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Medicare Tax Definition

What Is Medicare Tax?

Medicare tax, also positive as “hospital insurance tax,” is a federal employment tax that funds a portion of the Medicare insurance program. Like Social Gage tax, Medicare tax is withheld from an employee’s paycheck or paid as a self-employment tax.

Medicare tax pays for Part A of the Medicare program, which encompasses hospital insurance for individuals age 65 or older and people who have certain disabilities or medical conditions. Medicare clinic insurance covers hospital visits, hospice and nursing home care, and some home healthcare.

Key Takeaways

  • Medicare saddles fund hospital, hospice, and nursing home expenses for elderly and disabled individuals.
  • In 2021 the Medicare tax rate is 2.9%, which is split between an wage-earner and their employer.
  • Self-employed individuals are responsible for both portions of Medicare tax but only on 92.35% of business earnings.
  • There are two additional Medicare surtaxes that seek to certain high earners.

How Medicare Tax Works

Just about anyone who works in the U.S. is required to pay Medicare taxes. Below the Federal Insurance Contributions Act (FICA), employers are required to withhold Medicare tax and Social Security tax from employee’s paychecks. In addition, the Self-Employed Contributions Act (SECA) mandates that self-employed workers pay Medicare tax and Social Security tax as part of their self-employment tax.

Medicare assesses and Social Security taxes are put into trust funds held by the U.S. Treasury. Medicare tax is kept in the Hospital Insurance Hand over Fund and is used to pay for Medicare Part A. Costs of Medicare Part B (medical insurance) and Medicare Part D (prescription soporific coverage) are covered by the Supplemental Medical Insurance Trust Fund, which is funded with premiums paid by beneficiaries, tax gate, and investment earnings.

The money is intended to be used for both current and future Medicare beneficiaries. However, the Hospital Indemnity Trust Fund has been facing solvency and budget pressures and is expected to be exhausted by 2026, according to the 2019 Trustees Give an account of. If this happens, Medicare services may be cut, or lawmakers may find other ways to finance these benefits.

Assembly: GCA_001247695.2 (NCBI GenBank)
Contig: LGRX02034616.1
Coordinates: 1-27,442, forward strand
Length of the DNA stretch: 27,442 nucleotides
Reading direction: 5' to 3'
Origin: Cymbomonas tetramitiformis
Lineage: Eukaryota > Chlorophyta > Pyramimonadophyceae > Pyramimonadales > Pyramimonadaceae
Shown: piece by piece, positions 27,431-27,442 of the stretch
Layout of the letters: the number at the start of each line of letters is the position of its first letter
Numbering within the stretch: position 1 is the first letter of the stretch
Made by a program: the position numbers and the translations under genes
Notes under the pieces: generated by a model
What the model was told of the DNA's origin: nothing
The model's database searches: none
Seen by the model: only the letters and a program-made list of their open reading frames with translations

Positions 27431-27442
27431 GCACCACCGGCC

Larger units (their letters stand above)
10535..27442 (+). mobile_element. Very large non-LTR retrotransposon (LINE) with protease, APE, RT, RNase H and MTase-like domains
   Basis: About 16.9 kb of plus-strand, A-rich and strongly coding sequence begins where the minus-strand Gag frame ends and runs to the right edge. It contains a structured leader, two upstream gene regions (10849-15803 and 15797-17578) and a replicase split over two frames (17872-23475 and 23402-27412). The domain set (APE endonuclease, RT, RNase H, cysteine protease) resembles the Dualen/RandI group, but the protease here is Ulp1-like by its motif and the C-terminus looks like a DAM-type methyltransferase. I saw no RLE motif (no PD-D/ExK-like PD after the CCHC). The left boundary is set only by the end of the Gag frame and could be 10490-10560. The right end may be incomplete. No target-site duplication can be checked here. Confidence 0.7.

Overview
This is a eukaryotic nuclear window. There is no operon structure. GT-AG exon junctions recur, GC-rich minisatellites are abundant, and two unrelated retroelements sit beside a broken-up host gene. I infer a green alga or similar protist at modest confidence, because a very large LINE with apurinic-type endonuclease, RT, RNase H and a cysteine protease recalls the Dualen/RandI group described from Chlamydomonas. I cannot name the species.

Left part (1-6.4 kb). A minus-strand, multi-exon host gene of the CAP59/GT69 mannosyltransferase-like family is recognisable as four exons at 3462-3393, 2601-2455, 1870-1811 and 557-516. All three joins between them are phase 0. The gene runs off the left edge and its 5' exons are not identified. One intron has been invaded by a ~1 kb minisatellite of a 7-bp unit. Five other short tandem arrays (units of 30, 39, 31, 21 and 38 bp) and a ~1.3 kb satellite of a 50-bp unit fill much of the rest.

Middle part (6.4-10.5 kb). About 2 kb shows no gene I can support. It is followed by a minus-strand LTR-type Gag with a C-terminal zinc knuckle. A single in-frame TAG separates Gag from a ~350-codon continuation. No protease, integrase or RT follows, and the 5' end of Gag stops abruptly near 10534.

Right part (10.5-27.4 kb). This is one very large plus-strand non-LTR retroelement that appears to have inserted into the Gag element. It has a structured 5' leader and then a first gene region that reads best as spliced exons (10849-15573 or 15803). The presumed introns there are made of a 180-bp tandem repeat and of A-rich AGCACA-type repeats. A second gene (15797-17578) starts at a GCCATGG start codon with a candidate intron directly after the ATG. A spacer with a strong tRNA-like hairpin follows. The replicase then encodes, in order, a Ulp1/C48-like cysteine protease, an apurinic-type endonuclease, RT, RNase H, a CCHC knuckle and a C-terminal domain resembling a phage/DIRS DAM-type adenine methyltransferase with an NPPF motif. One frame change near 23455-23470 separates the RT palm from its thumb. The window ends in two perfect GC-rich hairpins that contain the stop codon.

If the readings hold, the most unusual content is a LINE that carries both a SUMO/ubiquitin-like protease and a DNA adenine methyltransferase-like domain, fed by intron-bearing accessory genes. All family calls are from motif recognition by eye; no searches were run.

In 2020 the Coronavirus Aid, Abatement, and Economic Security (CARES) Act expanded the Medicare program to cover treatment for individuals affected by the COVID-19 pandemic. This comprehended increased Medicare payments for hospital stays and durable medical equipment related to COVID-19.

2021 Medicare Tax Rates

In 2021 the Medicare tax reprimand is 2.9%, which is split evenly between employers and employees. W-2 employees pay 1.45% and their employer covers the outstanding 1.45%. Self-employed individuals, as they are considered both an employee and an employer, must pay the full 2.9%. Unlike Public Security tax, there is no income limit to which Medicare tax is applied.

An individual’s Medicare wages are subject to Medicare tax. This habitually includes earned income such as wages, tips, vacation allowances, bonuses, commissions, and other taxable helps up to $200,000.

Medicare Surtaxes

In 2013 the Affordable Care Act (ACA) introduced two Medicare surtaxes to fund Medicare expansion: the additional Medicare tax and the net investment receipts tax. These surtaxes both apply to high earners, and they are specific to different types of income. It is possible for a taxpayer to be substance to both Medicare surtaxes.

Additional Medicare Tax

The additional Medicare tax applies to individuals whose earned income—involving wages, compensation, and self-employment income—exceeds certain thresholds. For example, single filers who earn more than $200,000 and match up couples filing jointly who earn more than $250,000 are subject to additional Medicare tax.

The additional Medicare tax class is 0.9%. However, the additional 0.9% only applies to the income above the taxpayer’s threshold limit. For example, if you bring in $225,000 a year, the first $200,00 is subject to Medicare tax of 1.45% and the remaining $25,000 is subject to additional Medicare tax of 0.9%.

Match the initial Medicare tax, the surtax is withheld from an employee’s paycheck or paid with self-employment taxes. However, there is no employer-paid carve up of the additional Medicare tax. The employee is responsible for paying the full 0.9%.

Net Investment Income Tax

The net investment income tax, also known as the “unearned return Medicare contribution surtax,” is an additional 3.8% tax applied to net investment income. Like the additional Medicare tax, there is no employer-paid allot.

Net investment income may include taxable interest, dividends, nonqualified annuities, capital gains, and rental income. It does not number income that is already excluded for income tax purposes, such as tax-exempt municipal bond interest. Net investment return tax is applied to an individual’s net investment income, or the excess modified adjusted gross income (MAGI) over certain beginnings, whichever is less.

For example, let’s say a married couple filing jointly earned $225,000 in wages. During the same tax year, the duo also received $50,000 in investment income, bringing their MAGI to $275,000. The net investment income tax threshold for fit couples filing jointly is $250,000. The couple is required to pay 3.8% tax on the lesser of the excess MAGI ($25,000) or the total amount of investment receipts ($50,000). In this case the couple would owe net investment income tax of $950 (3.8% x $25,000). 

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